While most of the male poets choose the young man as the object of desire in their works, or female poets such as Zeynep Hatun blur the gender of the beloved, some male poets such as Hayali Bey desire both female and male beloveds, while other poets such as Tacizade Cafer Çelebi exclusively prefer to write about cross-sex love. It is a popular literary dispute among poets whether it is men or women who best represent love.
Prominent sixteenth-century scholar, courtier, bathhouse owner, and dervish Deli Birader Gazali provides us with the most obvious one of these disputes in Dâfi ’ü’l-gumûm ve Râfi ’ü’l-humûm (Repeller of Sorrows and Remover of Cares). The worthiest love, for Gazali, is the same-sex male love for many reasons: “Beautiful boys are always with you on campaigns. Moreover they don’t have any guardians. You can take them into an empty room, or accompany him to a promenade. You can put your arm around him, or pull him into your arms and kiss him. Touching his face with your face, you can suck his lips, or you can get him drunk in your arms. Neither judge nor master would stop you. Is there anything better than this in the world?” (177–78). His erotic prose, written when he was in the court of Prince Korkut, also presents complex and fluid sexual categories and discourses that help us apprehend the sexual culture in the period.
Starting with advice that poses marriage as “the reason for continuity of lineages, and the cause of reproduction; it is the basis of a family stock, and the practice of the prophet,” Gazali notes also that marriage keeps one away from masturbation and the reproach of a beloved (158). After presenting marriage as the normative union, he goes on to describe various nonnormative sexual practices: same-sex male contact, bestiality, masturbation, and so on. As for the ideal love, he suggests the beautiful young man as the beloved, after giving a lengthy chapter on a dispute between a gulampare (boy-lover) and zenpare (woman-lover). Interestingly, women lovers are dressed “ladylike” and their bodies “grow weak and soft” and feminine, while the boylovers are masculine and heroic with their manly attire. The object of love, for Gazali, has the power to emasculate or enhance the masculinity of men. Gazali ends the chapter with a gazel celebrating anal sex. The chapter is mainly about desire and pleasure: what is the most desirable to penetrate? It compares sexual pleasures – anal and vaginal – while contesting identity categories of gulampare and zenpare: “ass is like a jasmine faced beauty with rosebud-lips and apple shaped chin and with silver limbs” (174). Male anality is described with exactly the same terms that traditionally characterize a beloved boy. Losing the dispute, the woman-lovers explore pleasures of anal sex on the body of an old catamite, manifesting how fluid these categories are. Gazali further demonstrates how same-sex male categories may be complex and instable by differentiating various same-sex male preferences. One group loves “fresh” young boys whose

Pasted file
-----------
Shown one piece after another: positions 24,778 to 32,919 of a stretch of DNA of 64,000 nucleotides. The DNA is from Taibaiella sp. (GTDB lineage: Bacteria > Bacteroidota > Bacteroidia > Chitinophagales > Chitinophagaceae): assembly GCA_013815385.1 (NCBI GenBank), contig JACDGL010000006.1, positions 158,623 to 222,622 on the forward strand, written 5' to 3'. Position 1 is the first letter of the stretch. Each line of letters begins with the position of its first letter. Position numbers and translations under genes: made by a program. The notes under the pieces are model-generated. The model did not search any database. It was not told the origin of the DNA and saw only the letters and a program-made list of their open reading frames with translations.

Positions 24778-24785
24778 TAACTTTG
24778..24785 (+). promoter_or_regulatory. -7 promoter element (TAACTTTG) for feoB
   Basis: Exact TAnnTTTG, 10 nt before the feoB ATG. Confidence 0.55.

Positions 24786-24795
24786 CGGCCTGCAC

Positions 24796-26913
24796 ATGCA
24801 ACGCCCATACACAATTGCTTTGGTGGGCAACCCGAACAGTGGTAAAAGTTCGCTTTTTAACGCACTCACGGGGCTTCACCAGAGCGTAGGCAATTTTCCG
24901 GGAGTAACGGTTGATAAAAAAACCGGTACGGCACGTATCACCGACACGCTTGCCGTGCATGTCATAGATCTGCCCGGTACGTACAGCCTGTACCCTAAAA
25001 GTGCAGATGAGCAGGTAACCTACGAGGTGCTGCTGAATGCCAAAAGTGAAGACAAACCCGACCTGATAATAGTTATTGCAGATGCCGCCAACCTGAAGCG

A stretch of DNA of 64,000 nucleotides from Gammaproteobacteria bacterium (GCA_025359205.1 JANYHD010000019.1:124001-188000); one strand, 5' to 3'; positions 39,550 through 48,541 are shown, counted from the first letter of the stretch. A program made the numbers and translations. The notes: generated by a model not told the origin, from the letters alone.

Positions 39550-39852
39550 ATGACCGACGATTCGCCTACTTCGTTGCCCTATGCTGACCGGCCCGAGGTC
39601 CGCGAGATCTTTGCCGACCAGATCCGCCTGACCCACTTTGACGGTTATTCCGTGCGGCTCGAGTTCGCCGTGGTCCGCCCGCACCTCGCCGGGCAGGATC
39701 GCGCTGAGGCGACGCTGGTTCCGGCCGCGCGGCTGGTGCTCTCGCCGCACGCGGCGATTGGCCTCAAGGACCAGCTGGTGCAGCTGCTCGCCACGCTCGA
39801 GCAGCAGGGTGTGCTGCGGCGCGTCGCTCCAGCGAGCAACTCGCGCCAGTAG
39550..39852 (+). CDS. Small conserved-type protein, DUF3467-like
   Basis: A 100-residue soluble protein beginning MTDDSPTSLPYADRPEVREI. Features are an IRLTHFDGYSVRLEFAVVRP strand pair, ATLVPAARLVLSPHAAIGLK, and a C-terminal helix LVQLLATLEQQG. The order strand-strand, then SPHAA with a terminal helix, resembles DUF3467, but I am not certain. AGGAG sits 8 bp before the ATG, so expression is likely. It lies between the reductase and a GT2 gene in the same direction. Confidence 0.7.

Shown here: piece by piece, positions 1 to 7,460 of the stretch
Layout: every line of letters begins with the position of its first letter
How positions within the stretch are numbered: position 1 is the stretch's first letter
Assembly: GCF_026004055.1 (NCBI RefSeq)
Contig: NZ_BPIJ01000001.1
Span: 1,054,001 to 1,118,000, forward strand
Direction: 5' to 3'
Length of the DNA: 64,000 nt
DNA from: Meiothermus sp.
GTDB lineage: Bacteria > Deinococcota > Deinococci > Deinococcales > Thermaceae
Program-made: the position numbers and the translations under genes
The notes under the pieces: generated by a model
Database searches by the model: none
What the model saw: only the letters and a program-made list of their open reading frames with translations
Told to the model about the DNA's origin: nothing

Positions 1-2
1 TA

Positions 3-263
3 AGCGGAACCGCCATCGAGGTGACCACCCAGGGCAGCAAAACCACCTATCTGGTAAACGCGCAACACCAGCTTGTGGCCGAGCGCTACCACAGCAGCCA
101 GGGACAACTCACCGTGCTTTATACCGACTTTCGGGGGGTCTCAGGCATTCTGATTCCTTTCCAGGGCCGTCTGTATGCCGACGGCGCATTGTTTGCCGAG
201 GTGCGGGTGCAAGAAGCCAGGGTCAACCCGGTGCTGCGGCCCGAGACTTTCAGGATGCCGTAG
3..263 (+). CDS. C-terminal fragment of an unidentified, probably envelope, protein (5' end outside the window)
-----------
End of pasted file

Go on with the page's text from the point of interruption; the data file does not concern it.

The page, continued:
cocks are sweeter than sugar cane
Their shit tastier than jelly
Their small balls are like rock
And their penises shaped like fresh almonds. (188)
Sugar cane as an active phallic image, reinforcing “cocks,” complicates active/passive roles, making it difficult for readers to make the generalization that the boy is always the penetrated passive one. Another group of men loves guzeshte (young men with beards). Lovers of young men, not prepubescent boys, ask if boys are really men, praising love among equals: “Guzeshte beauties are able to appreciate the worth of a lover” and know how to have good sex (190). The final group is lovers of old men who don’t like boys or young men with black mustaches but men with white beards: “One loves bearded boys other loves jasmine-faced boys … / [But] I fell for a white bearded one in order always to be alone with him” (191). However, Gazali pathologizes one type: mukhannes, a man with a disease stemming from having a young boy’s sperm inside his anus, which irritates and causes the anus to itch, as a result of which he desires to be penetrated for a cure. Interestingly, the only category pathologized among the known categories in medieval Islamicate cultures is ubna, which stands for a man who wants to be penetrated. While ubna originates from birth, mukhannes is what a man may become in case of reversal of positions in same-sex relations. His stigmatization is evidently due, then, to subversion of the hierarchy of the penetrator and the penetrated. A young boy may be penetrated temporarily – it is quite acceptable because of his young age – while an adult man’s desire to be penetrated is a taboo, a disease, whether a genetic one or a later affliction. However, as Gazali’s explanation reveals, there is always a “risk” for an active man to be penetrated in same-sex relations and to become a mukhannes because of the boy’s potential for altering roles.